Motor vehicle accidents are the leading cause of morbidity and mortality in the United States among adolescents, accounting for 1.3 million deaths and 50 million injuries per year. Distracted driving is a major risk factor for many of these accidents, taking a tremendous toll on families and communities, both financially and emotionally. An increasing number of legislative efforts have been put in place to educate the public, reduce the incidence of motor vehicle accidents, and implement new regulatory approaches to prohibit distracted driving. The focus of this report is to investigate human brain activity in response to distraction--particularly during driving, debunk the myth of the brain's ability to multitask, and by extension, the futility of hands-free technologies while driving. This report also aims to increase awareness of the risks and consequences of distracted driving, discuss the problem in relation to texting and driving, and explore possible solutions to put an end to this risky behavior.
The act of driving itself already demands a great amount of focus and concentration from the driver. Adding a cell phone to the picture introduces additional challenges for the brain. Researchers at Monash University's Accident Research Centre have shown that multi-tasking between driving and text messaging increases the mental workload causing higher levels of stress and frustration . For instance, stress is heightened when shifting from driving on a local route to entering a highway or vice versa. Using a phone (checking a text message, posting a Facebook status) contributes to increasing the complexity of the task at hand. This exhausts the brain, weakens the operator’s driving abilities, and compromises the driver’s awareness. In addition to the visual distraction component of typing out a text message or dialing a number into a hand-held device, research from the World Health Organization shows that “there is strong evidence to suggest that the cognitive distraction caused by engaging in a phone conversation is the main cause of a deterioration of driving behavior.” In addition to the visual distraction that texting introduces, the brain is focused on forming sentences and understanding the discussion rather than focusing on the road.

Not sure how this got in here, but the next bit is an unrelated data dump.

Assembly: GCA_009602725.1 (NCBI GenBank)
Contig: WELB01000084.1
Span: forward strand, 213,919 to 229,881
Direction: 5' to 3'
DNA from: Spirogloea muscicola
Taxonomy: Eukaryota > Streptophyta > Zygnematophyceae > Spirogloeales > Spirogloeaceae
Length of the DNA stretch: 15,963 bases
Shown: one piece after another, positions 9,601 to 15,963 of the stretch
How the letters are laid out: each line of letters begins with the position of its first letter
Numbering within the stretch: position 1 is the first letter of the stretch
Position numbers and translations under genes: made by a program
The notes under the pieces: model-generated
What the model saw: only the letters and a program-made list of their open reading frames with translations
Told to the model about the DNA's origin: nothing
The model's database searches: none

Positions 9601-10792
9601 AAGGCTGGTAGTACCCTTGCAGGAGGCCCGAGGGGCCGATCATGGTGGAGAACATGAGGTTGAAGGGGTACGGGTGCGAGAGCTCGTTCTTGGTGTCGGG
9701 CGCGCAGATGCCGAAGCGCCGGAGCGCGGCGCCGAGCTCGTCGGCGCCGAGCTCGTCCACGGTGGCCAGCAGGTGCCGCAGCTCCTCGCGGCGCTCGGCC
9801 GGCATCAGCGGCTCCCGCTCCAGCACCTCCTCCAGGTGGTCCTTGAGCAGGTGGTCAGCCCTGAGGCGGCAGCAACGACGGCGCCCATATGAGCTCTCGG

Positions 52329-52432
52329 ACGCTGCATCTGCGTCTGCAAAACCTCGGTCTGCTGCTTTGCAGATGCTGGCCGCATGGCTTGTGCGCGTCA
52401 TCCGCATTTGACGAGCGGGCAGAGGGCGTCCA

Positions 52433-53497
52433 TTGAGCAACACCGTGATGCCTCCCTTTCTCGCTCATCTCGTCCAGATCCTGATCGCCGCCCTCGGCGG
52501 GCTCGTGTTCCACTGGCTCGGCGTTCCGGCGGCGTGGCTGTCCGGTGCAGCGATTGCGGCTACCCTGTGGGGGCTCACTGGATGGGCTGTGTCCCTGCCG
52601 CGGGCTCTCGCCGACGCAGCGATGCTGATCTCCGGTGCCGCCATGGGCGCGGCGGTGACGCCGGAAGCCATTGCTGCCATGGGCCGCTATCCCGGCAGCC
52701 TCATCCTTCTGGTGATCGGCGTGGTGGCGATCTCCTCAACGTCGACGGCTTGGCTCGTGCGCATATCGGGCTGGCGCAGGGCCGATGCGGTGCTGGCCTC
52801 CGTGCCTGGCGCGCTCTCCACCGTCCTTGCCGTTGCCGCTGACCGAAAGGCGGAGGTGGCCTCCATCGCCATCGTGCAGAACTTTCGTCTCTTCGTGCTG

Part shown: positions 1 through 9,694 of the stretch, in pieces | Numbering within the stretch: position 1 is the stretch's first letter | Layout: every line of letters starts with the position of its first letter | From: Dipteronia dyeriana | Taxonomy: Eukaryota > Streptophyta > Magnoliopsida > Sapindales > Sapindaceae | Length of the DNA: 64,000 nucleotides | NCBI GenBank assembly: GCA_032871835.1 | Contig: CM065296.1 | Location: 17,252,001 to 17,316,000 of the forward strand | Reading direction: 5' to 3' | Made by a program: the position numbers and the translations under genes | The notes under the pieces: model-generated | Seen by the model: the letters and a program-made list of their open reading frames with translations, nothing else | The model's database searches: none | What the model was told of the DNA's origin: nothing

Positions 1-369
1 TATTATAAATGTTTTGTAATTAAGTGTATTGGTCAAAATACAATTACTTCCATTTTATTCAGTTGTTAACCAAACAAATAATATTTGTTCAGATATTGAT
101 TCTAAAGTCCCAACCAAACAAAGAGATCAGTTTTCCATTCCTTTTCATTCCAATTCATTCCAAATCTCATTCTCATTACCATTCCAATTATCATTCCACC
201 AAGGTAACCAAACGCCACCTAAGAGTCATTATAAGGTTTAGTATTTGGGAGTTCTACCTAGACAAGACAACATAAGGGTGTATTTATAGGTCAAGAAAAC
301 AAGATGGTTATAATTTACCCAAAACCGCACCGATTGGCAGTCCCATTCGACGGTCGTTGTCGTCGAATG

Distracted drivers split their attention between driving and non-driving related tasks. The four main categories of distraction involve visual, physical, auditory, and cognitive distraction—all of which are involved when texting and driving. Visual distraction includes looking away from the road for a task other than driving. Physical distraction involves operating a mobile phone or radio instead of placing both hands on the wheel. Auditory distraction is comprised of responding to a sound such as a ringtone or text message alert. Cognitive distraction consists of reflecting on a non-driving related task, such as processing a conversation or written information.